1 year ago
iOS Do Not Disturb bug originally posted Jan 1, 2013 on Engadget by Zach Honig, Apple acknowledges originally posted Jan 2, 2013 on Engadget by Terrence O'Brien. Both revised and compiled for AOL by Rob Zanicchi
Don't blame yourself for missing that New Year's day wake-up call -- if you're running iOS 6, your iPhone, iPod Touch or iPad may be taking a bit longer than usual to shake that post-party hangover. Enabling the Do Not Disturb feature flips the device to silent mode, so incoming phone calls, text messages and other notifications can't interrupt you for a chosen period of time unless it's an alarm set through the native Clock app. However, users are reporting that the latest Apple OS' DND component remains engaged even after its scheduled period has ended, with the misstep linked to January 1st. What's more, the bad timing extends beyond the bug and leads us to believe Apple has been hitting the snooze button -- the blunder surfaced almost simultaneously with the release of a new commercial promoting the notification tool.
The latest iPhone 5 ad, titled "Dream" (watch it below), was released this week and transports you to the wonderful world of Do Not Disturb. Tennis pros, Venus and Serena Williams, play ping-pong while the voice-over demonstrates how the feature is supposed to work. The Cupertino-based company recently acknowledged the existence of the flaw but, rather than offer a patch, it simply told customers to be patient. The company states that the "Do Not Disturb scheduling feature will resume normal functionality after January 7, 2013. Before this date, you should manually turn the Do Not Disturb feature on or off." On our end, we were able to confirm this by manually adjusting the date to the 8th.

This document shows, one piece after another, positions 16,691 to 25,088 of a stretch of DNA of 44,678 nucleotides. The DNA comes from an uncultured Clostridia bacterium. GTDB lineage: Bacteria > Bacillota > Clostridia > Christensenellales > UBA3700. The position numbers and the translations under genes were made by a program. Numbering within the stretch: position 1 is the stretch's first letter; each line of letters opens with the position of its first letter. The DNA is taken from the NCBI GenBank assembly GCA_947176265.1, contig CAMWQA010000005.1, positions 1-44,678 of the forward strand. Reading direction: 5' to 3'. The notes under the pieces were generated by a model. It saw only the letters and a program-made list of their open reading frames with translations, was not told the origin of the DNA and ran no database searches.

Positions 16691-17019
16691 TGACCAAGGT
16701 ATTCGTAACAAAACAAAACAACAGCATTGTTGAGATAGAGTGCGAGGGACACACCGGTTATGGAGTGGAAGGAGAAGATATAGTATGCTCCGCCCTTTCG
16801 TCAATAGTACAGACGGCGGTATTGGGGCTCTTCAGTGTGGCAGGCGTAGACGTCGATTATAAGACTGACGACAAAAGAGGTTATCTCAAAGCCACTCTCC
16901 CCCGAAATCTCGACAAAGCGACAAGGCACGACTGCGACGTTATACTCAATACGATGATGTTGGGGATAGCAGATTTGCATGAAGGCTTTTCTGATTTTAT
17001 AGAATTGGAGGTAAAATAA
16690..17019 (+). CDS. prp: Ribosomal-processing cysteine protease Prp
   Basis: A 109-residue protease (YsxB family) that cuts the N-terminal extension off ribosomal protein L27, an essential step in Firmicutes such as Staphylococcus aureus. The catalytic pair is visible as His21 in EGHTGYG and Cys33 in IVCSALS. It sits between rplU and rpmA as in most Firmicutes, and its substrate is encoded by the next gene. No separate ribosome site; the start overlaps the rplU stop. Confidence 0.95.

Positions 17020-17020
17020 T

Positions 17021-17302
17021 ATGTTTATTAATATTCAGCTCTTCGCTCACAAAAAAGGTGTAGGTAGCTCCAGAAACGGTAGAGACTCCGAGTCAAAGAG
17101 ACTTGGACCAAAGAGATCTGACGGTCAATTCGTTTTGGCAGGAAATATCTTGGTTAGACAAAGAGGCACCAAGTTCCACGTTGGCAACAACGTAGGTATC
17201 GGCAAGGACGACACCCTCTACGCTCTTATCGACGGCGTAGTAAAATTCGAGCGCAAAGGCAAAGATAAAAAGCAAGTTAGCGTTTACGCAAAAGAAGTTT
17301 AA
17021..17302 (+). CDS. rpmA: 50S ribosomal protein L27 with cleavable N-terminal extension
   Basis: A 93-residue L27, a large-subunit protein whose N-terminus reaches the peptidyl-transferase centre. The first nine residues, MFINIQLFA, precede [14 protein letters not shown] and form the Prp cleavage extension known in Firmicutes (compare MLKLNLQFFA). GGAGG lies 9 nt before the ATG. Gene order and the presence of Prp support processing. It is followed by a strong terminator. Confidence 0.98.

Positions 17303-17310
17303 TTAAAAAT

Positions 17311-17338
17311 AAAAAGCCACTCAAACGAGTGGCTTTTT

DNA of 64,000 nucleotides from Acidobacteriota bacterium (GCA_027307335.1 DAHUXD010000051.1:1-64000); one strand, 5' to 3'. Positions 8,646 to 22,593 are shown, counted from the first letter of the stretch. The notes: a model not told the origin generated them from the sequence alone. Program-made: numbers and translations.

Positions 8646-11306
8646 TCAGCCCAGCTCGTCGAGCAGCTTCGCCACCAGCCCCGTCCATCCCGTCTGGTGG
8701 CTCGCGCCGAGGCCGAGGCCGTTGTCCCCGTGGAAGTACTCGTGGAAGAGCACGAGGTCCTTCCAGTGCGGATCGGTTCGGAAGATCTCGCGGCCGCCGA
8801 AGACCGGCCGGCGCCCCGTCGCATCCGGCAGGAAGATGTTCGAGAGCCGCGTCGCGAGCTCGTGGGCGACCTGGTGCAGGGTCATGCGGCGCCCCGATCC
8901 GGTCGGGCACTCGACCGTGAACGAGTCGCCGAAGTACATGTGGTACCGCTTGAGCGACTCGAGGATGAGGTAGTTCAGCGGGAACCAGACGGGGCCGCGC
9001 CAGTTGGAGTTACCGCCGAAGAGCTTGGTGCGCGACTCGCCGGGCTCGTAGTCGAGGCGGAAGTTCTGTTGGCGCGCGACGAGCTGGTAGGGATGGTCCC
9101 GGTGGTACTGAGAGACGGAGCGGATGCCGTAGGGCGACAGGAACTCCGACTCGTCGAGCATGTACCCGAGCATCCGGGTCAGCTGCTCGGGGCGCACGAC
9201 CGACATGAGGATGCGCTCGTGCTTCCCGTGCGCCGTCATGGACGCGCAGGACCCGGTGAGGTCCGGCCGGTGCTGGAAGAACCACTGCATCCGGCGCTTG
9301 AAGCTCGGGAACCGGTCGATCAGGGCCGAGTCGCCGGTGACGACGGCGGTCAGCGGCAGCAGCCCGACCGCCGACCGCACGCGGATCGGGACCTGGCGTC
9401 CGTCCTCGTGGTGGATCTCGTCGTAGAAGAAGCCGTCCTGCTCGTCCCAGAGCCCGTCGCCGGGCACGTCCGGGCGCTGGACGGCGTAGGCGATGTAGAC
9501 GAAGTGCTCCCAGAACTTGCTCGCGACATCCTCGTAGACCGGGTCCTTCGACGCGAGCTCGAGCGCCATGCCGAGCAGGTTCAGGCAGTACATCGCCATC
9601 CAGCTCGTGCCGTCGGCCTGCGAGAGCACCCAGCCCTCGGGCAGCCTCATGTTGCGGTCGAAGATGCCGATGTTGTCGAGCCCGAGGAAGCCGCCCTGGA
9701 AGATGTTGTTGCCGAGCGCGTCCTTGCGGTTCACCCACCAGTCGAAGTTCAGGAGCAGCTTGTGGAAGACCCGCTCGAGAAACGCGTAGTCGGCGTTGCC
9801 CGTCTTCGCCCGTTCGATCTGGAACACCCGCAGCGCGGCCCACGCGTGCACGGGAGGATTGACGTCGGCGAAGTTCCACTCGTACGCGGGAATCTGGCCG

Well, it's no "you're holding it wrong," but we can't say we're 100 percent satisfied with Apple's response. The vague explanation echoes a familiar pain felt during the release of its Maps app in late 2012 where Team Cook botched a solution to compete with Google Maps. Unfortunately, New Year's bugs seem to be an annual tradition at Apple -- the alarm is a frequent target, and while this is the first year for an extended DND, the feature just launched a few months ago. Now that we're better prepared for a repeat of history, the hazy statement may also suggest it'll take longer than five days to fix the mishap. Let's hope not considering the iOS faithful have already been patient enough waiting on a worthy Maps app update -- in the meantime, snooze cautiously.